DonMarcosdeJuan wrote:I think most instructors should not teach wreck penetration as they dont have a clue how to do it themselves, it should be restricted to those instructors with some kind of overhead environment certification (as the cavern instructor rating requires a full cave cert).
I think very few recreational divers should be allowed to penetrate wrecks. Overhead environments dont really fall into the "recreational" diving parameters.
I'd agree with both of those. But I would add that it's important for divers to understand the limitations of wreck penetration.
Taking the Waikato, for example, which is were I prefer to teach Wreck. I do a lot of simulated land drills - line use, simulated air sharing etc. The intention is to get people to realise for themselves just how limited the pentration is that can be done safely without firther training.
I really think the only safe penetration on the Waikato for a diver without additional training, experience and equipment is the hanger. Even then, something can go wrong. I spend most of the wreck specialty around the hanger and get students to do a detailed map - how many exits are there? Where are they? How far apart? From each exit/entrance, what other doorways can be seen inside the hanger? Where are they?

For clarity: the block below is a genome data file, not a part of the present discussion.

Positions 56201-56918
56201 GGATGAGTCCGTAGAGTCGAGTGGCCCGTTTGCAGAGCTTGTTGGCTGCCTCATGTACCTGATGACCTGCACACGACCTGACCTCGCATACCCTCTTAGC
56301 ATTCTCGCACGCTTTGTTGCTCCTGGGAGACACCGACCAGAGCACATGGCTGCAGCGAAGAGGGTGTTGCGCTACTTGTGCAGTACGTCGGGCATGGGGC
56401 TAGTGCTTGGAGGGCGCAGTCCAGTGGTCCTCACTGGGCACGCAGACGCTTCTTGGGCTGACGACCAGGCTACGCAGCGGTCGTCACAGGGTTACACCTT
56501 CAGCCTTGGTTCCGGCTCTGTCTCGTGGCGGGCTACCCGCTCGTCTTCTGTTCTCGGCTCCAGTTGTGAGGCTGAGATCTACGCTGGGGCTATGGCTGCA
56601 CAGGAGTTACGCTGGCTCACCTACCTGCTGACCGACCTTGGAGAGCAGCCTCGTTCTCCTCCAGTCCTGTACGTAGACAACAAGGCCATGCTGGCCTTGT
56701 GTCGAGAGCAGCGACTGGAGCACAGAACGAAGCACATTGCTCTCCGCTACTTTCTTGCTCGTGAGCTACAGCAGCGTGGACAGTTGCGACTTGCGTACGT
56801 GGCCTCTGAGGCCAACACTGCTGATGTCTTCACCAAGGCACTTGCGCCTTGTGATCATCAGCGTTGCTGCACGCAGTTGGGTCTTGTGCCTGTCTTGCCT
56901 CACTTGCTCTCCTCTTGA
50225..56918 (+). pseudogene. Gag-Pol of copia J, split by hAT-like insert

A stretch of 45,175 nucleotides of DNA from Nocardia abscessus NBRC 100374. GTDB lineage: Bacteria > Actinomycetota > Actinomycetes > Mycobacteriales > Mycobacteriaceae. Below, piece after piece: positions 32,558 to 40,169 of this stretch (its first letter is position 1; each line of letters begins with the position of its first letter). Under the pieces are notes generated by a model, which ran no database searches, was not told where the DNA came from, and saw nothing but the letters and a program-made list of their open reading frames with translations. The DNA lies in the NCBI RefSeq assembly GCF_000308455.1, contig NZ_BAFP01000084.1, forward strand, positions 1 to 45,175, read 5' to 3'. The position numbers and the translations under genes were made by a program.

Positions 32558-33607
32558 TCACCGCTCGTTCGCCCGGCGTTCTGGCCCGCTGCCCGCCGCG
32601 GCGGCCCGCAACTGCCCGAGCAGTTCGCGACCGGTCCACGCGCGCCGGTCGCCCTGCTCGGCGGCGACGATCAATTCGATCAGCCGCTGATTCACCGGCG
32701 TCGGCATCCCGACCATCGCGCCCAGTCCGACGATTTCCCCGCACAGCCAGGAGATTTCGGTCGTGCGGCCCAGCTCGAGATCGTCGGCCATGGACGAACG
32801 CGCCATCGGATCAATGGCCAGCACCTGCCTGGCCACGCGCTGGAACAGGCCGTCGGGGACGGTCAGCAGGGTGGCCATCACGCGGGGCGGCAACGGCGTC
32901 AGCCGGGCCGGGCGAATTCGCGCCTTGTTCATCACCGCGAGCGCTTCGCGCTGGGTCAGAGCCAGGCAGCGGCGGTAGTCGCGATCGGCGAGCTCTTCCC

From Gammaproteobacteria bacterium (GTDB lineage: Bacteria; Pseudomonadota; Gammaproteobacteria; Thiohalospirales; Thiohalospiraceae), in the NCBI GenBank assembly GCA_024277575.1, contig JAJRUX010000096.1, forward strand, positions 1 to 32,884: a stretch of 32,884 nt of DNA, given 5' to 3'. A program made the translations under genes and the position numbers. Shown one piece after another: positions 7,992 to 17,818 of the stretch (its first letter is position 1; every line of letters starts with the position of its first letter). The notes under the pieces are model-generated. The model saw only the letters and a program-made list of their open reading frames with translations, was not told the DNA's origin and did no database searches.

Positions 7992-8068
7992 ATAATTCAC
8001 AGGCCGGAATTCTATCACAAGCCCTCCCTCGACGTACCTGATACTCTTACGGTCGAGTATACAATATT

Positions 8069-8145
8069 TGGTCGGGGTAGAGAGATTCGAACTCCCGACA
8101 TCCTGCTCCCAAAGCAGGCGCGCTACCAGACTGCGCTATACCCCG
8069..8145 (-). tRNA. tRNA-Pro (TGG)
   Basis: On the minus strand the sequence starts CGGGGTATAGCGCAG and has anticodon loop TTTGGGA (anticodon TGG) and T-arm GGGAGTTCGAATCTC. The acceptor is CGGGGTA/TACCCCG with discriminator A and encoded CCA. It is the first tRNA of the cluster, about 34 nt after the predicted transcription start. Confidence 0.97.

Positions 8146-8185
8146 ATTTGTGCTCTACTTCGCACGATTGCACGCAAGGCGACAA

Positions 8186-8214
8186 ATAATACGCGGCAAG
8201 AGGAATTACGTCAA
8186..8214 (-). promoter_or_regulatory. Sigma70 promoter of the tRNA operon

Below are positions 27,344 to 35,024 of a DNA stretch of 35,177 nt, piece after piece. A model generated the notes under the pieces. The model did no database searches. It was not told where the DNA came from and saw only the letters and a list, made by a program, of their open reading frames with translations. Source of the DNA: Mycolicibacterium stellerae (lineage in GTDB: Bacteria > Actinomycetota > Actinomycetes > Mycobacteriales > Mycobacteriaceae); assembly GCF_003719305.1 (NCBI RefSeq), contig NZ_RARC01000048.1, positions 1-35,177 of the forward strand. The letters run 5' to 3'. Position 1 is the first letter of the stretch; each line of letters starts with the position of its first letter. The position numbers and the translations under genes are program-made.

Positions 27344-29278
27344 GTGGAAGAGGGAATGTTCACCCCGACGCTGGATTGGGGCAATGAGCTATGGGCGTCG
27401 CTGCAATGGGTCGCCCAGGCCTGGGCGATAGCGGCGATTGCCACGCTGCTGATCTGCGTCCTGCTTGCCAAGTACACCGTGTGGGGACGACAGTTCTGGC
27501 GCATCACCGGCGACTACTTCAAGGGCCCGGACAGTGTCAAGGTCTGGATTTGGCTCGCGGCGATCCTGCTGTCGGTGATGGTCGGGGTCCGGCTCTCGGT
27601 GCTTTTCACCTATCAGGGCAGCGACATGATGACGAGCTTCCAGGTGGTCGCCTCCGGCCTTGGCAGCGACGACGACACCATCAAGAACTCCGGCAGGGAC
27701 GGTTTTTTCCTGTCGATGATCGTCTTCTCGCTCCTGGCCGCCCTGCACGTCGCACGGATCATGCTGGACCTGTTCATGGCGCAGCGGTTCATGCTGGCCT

A lot of this I picked up from a CD (Pete Mesley), and it was invaluable. Now looking forward to doing TDI Adv Wreck next month with Pete.
Some of the stuff I learn from Pete on this course will get turned into a land drill for when I teach Wreck.... as much as I would love to do lost line drills, air sharing through a restriction etc on a dive, that is way out of scope for the course but doing land drills that simulate this things to demonstrate the limitations (and why they are there) of the course I think makes sense.